It also necessitated the creation of a community of players. The number and obscurity of the clues dispensed were beyond the ability of one person to solve. By pooling their knowledge and time, members of the game’s community were able to coordinate their efforts and solve the puzzles. This play strategy evolved a “third space for people to make connections with each other through their ideas” over vast distances all facilitated by the Internet and “I Love Bees” (Fron 2).
The sense of community these games fostered amongst their players shows their membership in the New Games Movement. Rather than becoming competitors, the players are forged into a fellowship. They see the value of the person next to them first as a teammate useful for playing the game, and eventually as a human being joined hand in hand to go forth through life.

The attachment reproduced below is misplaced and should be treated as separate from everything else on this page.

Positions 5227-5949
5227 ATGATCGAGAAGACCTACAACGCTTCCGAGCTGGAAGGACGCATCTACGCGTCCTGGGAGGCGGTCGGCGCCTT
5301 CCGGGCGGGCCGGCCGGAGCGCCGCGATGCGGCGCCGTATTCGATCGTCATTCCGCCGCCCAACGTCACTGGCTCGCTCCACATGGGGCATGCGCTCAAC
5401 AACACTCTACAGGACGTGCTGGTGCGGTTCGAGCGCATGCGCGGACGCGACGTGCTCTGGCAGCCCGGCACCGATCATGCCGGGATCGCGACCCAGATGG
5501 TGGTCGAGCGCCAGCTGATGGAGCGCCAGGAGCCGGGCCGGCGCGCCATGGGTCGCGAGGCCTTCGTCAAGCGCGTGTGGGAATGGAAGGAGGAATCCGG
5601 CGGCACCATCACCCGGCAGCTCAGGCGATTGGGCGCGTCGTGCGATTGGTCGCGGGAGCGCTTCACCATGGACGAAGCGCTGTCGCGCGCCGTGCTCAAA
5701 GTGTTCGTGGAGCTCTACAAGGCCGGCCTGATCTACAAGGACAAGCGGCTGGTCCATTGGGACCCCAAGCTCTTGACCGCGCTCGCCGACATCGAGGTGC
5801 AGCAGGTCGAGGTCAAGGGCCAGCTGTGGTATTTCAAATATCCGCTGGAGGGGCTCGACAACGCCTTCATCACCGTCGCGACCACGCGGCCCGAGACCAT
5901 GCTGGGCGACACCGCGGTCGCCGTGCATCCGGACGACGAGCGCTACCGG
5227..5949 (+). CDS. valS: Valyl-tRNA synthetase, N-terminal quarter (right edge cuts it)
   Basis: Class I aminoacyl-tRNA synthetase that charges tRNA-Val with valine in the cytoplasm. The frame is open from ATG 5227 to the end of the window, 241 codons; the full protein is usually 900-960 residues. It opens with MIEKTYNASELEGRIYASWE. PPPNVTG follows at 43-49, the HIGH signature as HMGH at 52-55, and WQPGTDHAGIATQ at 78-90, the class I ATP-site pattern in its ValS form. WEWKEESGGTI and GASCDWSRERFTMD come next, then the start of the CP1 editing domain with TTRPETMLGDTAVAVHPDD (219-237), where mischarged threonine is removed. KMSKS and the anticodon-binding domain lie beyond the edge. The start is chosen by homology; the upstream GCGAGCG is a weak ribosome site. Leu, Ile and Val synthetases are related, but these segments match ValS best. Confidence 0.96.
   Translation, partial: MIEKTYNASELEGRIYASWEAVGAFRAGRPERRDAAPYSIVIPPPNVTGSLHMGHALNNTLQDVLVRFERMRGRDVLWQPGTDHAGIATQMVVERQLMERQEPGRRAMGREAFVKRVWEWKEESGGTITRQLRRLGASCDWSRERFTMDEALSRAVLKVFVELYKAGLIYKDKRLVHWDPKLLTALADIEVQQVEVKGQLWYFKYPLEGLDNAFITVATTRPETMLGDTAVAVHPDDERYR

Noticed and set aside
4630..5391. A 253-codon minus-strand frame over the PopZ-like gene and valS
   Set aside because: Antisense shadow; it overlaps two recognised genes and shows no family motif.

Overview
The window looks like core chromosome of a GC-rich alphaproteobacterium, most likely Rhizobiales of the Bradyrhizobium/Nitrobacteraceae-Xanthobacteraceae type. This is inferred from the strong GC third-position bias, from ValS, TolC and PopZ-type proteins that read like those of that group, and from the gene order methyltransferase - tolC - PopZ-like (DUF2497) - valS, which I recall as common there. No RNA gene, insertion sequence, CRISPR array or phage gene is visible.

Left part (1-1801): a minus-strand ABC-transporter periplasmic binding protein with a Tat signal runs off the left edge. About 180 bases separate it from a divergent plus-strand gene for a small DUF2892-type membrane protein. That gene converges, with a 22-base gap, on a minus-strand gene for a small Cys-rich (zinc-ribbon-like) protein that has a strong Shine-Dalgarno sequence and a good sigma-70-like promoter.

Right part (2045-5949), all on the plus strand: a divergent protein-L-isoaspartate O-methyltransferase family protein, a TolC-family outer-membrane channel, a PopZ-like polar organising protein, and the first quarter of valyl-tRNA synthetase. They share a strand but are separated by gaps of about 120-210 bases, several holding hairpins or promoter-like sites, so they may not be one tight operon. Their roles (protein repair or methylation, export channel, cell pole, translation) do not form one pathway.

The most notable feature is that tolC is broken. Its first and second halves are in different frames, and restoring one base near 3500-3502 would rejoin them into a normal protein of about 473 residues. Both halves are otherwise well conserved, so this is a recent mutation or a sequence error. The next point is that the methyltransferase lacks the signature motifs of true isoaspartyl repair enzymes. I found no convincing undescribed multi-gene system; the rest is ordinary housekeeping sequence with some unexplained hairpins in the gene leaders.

Brand, Stewart. “SPACEWAR: Fanatic Life and Symbolic Death Among the Computer Bums,” Rolling Stone, December 7, 2001. http://www.wheels.org/spacewar/stone/rolling_stone.html
DeKoven, B. (1978) The Well-Played Game: A Player’s Philosophy. New York: Anchor Books. (1st or 2nd Edition)
Fron, J., Fullerton, T., Morie, J. & Pearce, C. (aka Ludica) (2005). “Sustainable Play: Towards A New Games Movement for the Digital Age.” Digital Arts & Culture Conference Proceedings, Copenhagen, December 2005.
Pearce, Celia. “Games as Art: The Aesthetics of Interactivity.” Visible Language: Special Issue on Fluxus. January 2006.